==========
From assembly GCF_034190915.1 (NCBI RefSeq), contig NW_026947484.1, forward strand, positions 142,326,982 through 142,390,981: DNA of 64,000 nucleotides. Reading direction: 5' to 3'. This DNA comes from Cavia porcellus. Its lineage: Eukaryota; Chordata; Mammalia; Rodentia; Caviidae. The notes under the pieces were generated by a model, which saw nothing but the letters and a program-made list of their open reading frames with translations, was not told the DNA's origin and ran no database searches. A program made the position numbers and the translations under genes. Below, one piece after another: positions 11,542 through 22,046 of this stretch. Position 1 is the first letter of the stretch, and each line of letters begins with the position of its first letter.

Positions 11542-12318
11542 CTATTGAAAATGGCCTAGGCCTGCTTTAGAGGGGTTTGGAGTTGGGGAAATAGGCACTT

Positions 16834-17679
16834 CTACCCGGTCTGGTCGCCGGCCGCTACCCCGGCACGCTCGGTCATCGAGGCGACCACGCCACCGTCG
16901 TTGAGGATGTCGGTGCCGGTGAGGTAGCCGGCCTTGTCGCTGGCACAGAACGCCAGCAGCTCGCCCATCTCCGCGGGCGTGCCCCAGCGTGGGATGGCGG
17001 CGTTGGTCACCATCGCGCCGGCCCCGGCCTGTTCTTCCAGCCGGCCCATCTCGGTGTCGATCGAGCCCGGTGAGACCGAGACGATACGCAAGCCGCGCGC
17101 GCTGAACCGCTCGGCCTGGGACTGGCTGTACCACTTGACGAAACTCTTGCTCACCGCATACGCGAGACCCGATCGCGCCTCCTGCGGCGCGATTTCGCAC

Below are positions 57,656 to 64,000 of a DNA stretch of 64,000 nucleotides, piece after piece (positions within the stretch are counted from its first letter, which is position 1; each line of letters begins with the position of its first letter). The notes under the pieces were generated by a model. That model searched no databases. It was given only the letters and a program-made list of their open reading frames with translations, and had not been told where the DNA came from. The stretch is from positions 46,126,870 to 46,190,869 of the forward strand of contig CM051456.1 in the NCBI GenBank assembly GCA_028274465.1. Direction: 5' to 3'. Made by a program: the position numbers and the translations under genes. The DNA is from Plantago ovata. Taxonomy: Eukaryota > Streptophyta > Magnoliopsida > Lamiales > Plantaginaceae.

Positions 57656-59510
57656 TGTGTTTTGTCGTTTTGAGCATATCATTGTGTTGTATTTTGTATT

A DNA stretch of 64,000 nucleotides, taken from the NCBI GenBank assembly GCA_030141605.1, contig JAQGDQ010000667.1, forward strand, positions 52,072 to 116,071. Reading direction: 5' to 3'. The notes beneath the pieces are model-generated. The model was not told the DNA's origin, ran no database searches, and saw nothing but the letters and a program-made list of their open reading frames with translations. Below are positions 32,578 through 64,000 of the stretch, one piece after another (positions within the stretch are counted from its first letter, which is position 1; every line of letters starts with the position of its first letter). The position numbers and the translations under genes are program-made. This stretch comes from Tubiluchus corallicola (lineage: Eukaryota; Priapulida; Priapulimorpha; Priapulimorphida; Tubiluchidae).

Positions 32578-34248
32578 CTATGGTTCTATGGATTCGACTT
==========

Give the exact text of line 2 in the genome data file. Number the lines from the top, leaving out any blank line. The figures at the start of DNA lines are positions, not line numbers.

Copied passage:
Positions 11542-12318